PUBLIC OPINION — A GAME CHANGER FOR HEALTH SYSTEMS FINANCING?
The Ebola crisis in West Africa thrust
health systems into the spotlight. But spotlights have a tendency to move
quickly, from one front-page priority to the next.
Patients and medical staff at the San Juan de Dios Hospital in Guatemala.
opinion has a big role to play in focusing attention. Strengthening health
systems and preventing future epidemics are goals more likely to rise on the
political agenda when citizens in donor countries think they are important. A
new poll commissioned by theWorld Bank suggests that’s exactly
what people think.
has faded from the headlines, and many within the global health community
feared public support for epidemic prevention would decline alongside infection
statistics. Rarely has a disease ever shed such clear light on the systemic
factors of a health disaster, and global health professionals seized the
opportunity to press for health systems investment in under-resourced
as has been the case with many outbreaks in history, success in combating
crisis can be its own worst enemy. The crisis ends, and so does the attention
to it — but maybe not this time.
to the World Bank-commissioned poll carried out last month by the consulting
firm Greenberg Quinian Rosner Research in France, Germany, Japan, the United
Kingdom and the United States, the majority of respondents support investments
in health systems in developing countries in order to prevent the spread of
poll surveyed 4,000 people across the five donor countries. It included
participants from the general public as well as so-called opinion elites —
those with university degrees who closely follow global news.
percent of elites and 77 percent of total participants felt investments in
clinics and medical personnel in developing countries help prevent the spread
of epidemics to their own countries. Two-thirds of elites and 58 percent of
total participants felt that in order to protect their countries from future
pandemics, their governments need to invest in developing countries. And 76
percent of elites and 69 percent of total participants said investing in health
care in developing countries saves the world money by containing or preventing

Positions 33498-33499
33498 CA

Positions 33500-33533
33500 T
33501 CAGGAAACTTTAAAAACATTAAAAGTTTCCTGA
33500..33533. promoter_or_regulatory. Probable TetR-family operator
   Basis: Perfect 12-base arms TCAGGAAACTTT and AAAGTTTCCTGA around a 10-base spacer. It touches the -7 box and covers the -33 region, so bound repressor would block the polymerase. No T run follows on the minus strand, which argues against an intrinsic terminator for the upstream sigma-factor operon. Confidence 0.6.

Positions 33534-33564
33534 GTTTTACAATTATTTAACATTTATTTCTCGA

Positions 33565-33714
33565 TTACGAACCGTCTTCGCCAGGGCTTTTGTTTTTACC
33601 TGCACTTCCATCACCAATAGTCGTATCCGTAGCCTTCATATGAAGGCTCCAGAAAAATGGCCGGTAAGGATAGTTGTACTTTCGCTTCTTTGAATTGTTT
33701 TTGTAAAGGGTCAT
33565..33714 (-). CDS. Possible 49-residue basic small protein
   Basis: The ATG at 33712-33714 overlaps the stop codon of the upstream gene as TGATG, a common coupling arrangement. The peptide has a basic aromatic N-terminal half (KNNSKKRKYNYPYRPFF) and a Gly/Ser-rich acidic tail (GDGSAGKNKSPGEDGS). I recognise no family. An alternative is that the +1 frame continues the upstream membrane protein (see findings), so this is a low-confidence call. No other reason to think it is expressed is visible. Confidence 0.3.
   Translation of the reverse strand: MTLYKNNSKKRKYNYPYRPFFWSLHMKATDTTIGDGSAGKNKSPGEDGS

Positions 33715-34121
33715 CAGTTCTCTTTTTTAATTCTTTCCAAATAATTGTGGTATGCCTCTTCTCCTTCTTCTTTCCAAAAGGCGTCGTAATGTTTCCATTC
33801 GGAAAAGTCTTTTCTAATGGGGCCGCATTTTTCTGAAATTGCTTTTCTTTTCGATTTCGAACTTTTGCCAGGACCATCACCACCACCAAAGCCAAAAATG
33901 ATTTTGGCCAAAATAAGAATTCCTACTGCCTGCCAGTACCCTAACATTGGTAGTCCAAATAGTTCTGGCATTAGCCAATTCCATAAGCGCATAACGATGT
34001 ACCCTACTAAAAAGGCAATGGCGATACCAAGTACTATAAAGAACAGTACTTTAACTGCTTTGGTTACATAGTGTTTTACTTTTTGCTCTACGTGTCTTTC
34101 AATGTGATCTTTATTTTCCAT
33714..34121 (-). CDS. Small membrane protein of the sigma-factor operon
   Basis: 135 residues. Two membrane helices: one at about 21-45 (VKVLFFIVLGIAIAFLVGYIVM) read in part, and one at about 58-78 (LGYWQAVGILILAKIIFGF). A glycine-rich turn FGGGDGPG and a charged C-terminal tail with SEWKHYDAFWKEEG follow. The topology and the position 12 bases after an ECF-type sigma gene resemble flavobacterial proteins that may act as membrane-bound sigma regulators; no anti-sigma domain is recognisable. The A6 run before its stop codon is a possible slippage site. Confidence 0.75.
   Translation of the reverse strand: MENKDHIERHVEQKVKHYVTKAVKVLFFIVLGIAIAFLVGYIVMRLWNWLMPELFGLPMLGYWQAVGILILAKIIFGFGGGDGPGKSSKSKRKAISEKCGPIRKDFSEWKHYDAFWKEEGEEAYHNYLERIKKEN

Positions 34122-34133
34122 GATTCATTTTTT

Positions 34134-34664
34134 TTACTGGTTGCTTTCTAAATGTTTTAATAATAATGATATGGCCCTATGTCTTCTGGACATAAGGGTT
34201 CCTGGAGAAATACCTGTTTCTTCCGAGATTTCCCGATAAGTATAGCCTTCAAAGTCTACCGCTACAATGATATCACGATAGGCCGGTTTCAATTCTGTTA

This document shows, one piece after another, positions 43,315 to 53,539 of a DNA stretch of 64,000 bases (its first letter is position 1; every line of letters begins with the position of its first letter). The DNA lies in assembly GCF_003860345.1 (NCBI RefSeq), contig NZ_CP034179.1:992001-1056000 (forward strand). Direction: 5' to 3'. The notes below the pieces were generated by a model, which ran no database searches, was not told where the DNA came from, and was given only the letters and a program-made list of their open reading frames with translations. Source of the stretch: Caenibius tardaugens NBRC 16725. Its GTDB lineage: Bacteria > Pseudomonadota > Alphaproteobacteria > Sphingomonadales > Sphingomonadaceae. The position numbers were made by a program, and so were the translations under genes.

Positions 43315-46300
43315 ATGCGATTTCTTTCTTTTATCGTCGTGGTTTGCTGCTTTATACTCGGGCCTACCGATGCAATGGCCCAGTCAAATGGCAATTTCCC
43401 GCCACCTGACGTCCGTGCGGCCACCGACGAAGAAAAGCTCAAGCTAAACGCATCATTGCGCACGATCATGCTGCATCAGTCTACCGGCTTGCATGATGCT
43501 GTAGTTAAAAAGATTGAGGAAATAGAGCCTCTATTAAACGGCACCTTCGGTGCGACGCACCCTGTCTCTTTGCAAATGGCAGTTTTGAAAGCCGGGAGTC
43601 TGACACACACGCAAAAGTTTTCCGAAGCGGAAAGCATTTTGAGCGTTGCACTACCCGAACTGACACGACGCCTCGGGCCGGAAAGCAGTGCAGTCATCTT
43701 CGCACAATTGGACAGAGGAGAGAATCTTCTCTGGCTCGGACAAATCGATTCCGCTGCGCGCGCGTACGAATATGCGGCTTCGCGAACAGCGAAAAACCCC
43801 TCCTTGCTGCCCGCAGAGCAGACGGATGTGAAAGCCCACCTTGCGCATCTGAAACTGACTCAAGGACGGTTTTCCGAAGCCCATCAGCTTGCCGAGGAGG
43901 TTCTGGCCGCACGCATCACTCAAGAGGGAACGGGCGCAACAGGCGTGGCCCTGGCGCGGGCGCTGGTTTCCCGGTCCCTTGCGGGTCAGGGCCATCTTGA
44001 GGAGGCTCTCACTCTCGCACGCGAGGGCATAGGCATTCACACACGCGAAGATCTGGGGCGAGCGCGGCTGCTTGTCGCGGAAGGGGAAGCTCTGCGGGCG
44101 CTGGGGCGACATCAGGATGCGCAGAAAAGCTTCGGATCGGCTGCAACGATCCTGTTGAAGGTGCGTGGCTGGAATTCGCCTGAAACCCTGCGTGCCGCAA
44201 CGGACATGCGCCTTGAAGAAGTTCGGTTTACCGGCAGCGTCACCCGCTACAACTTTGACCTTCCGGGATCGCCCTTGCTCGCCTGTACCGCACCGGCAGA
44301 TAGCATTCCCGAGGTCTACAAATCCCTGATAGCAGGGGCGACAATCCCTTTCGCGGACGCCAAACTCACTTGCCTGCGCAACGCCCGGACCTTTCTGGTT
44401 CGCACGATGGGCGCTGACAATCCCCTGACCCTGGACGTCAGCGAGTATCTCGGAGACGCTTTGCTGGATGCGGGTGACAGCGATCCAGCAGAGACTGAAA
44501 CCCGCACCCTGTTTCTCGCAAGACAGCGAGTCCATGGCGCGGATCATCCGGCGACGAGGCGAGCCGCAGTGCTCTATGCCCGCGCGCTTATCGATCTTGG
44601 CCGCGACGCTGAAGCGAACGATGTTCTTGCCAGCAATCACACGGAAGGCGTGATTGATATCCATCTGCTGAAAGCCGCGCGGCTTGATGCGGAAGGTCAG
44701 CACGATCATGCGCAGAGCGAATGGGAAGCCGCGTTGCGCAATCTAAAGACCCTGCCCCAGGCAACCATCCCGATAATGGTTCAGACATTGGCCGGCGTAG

find these findings extremely important,” Tim Evans, senior director for the
Health, Nutrition, and Population Global Practice at the World Bank, told
explained that understanding how the public perceives infectious disease threats
is critical when approaching policymakers about financing.
think these results suggest the public would support policymakers — and those
who make decisions on finances — to have a more continuous, focused look at
these episodic events,” he said.
addition to suggesting public opinion remains favorable to health systems
strengthening, the poll showed that respondents are concerned about future
disease outbreaks and believe their own countries and the international
community at large is not well-prepared enough to respond.
a list of 10 global concerns, “global health and epidemics” ranked behind only
“terrorism” and “global climate change.”
survey shows that the public sees global infectious disease outbreaks as a
serious threat, and they want leaders to take action to prepare for the next
potentially deadly epidemic,” World Bank President Jim Yong Kim said.
attention shifts toward the sustainable development goals — and how the
international community can finance their implementation — public opinion could
prove a valuable piece of supporting evidence to wield. For the time being,
health systems strengthening continues to pass the popularity test.